Abby Wambach is going to skip the NWSL season and focus on the World Cup

The National Women’s Soccer League’s (NWSL) Western New York Flash announced today that U.S. women’s national team star Abby Wambach will be sitting out the 2015 season to …. wait for it … prepare for this summer’s 2015 FIFA Women’s World Cup.

This year’s World Cup, which will be hosted in Canada, runs from June 6 through July 5. According to Wambach, that is her priority.

“At this stage of my career, I know what I need to prepare mentally and physically for this summer. My sole focus is to help bring a World Cup back to the U.S.”

It’s a curious decision on its face, particularly without further insight into the choice. But there are some basic facts that we do know: At 34, Wambach has already featured in four World Cups, dating back to 2003. She’s played in two Olympic tournaments. In between, she’s logged a ton of minutes on the field, although not necessarily an obscene number of minutes when you take into account the stop-start nature of U.S. women’s leagues during her career.

Nevertheless, when you have a career as long as Wambach’s it takes a toll on the body. That’s the reality, and at some point, you have to start managing that toll, regardless of whether that management sits well with fans, other players, or team staff. They don’t live with you when the game is over.

We also know that if Wambach was a men’s player of equal pedigree, who was already comfortably assured a spot on a summer World Cup roster, there’s no way, barring injury, she could opt out of club ball to focus on a tournament over two months away. This is a point that’s been made multiple times on social media since the announcement.

But is a fair question? It’s certainly an obvious one, because it’s hard to imagine any major athlete in a team sport opting out of regular season play to focus on a tournament. For many athletes, playing consistently while slowly building intensity is the only way to mentally and physically prepare for future competitions. That’s how you get “match fit.”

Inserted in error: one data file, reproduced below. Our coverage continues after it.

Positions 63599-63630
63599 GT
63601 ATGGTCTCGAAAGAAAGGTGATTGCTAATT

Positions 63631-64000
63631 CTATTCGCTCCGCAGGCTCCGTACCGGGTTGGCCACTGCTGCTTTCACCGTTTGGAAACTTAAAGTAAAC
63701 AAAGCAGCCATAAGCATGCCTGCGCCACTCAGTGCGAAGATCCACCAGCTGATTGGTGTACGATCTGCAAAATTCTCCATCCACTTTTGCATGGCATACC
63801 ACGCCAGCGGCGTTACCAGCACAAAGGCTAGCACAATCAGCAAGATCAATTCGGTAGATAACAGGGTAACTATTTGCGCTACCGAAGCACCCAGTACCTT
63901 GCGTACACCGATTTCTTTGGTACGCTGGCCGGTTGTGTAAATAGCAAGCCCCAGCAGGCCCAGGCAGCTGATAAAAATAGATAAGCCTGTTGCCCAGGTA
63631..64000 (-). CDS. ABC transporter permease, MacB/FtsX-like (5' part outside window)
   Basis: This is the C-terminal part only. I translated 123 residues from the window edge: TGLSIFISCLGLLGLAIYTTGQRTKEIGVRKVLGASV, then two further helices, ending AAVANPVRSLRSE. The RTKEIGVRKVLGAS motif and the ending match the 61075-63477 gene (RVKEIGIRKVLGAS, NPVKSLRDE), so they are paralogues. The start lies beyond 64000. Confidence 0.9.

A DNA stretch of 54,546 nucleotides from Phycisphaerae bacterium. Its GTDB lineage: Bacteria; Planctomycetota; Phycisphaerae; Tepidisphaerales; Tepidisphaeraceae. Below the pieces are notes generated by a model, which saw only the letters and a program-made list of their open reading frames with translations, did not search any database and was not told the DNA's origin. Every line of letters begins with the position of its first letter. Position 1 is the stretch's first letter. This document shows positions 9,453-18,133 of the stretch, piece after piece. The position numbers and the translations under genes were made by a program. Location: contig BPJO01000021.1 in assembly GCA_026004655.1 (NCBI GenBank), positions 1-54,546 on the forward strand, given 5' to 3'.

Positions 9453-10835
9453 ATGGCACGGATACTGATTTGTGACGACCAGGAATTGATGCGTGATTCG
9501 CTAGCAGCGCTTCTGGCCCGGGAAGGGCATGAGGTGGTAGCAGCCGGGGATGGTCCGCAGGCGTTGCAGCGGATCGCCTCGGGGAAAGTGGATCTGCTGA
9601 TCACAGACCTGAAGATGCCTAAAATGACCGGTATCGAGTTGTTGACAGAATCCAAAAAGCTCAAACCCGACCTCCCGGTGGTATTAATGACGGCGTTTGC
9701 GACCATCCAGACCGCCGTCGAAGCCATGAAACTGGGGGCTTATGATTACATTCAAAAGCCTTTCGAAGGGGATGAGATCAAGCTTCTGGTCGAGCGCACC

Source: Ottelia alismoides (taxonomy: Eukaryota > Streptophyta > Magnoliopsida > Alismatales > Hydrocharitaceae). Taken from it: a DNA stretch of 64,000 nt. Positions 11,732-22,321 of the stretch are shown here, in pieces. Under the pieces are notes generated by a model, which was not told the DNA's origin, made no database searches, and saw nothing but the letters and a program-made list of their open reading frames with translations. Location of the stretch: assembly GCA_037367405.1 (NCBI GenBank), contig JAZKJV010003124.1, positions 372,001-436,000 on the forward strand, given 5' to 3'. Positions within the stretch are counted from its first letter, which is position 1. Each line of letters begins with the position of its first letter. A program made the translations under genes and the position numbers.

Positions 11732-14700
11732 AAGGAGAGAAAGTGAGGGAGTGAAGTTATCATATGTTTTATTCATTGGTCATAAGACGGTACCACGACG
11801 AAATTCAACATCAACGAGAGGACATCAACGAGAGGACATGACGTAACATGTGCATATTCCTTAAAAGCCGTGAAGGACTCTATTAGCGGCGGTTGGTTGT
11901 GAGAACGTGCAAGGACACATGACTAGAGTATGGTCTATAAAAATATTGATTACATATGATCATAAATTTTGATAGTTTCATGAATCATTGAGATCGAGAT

But that also presumes that there’s one way to prepare. Many of the questions about her choice to walk away from the club season presumes that running your body through the competitive gauntlet of regular season competition is the avenue to peak preparation. But maybe that isn’t universally true for all athletes, at all ages, at all times. Maybe some people need time away. Sometimes people may need to get away to Cambodia for a few weeks to play pick up on a beach. Some people may need 90-180 high intensity minutes for a month to get to match fitness. It isn’t such a crazy thought: different people need different things and require different paths to get to the same place.

But maybe the place you’re trying to get to happens to be retirement, in which case the path may not go through one more NWSL season. Although people love to compare things, the realities of women’s professional soccer in the U.S. isn’t apples to apples with men’s soccer. Women professionals have been consistently run through the ringer at the U.S. club level. Leagues come and go. There’s very little stability. There’s no massive Champions League. There are no marquee televised league events. After dedicating your life and being on call for the various iterations of top-level leagues in the U.S., if you had to choose one final place to make your mark, that place may very reasonably be the Women’s World Cup — the primary global showcase for women’s soccer. And if that happened to be Wambach’s goal, it’s hard to question her assessment of how to get herself into peak condition for that run.

Ultimately, the questions about Wambach’s decision, arguably, aren’t even about Wambach, because her decision could very well come from a host of interconnected, complicated reasons that none of us are privy to. These questions are more about the application of so-called universal truths to actual living, breathing human beings who operate in a world more complex than “play more soccerz equalz prepared.”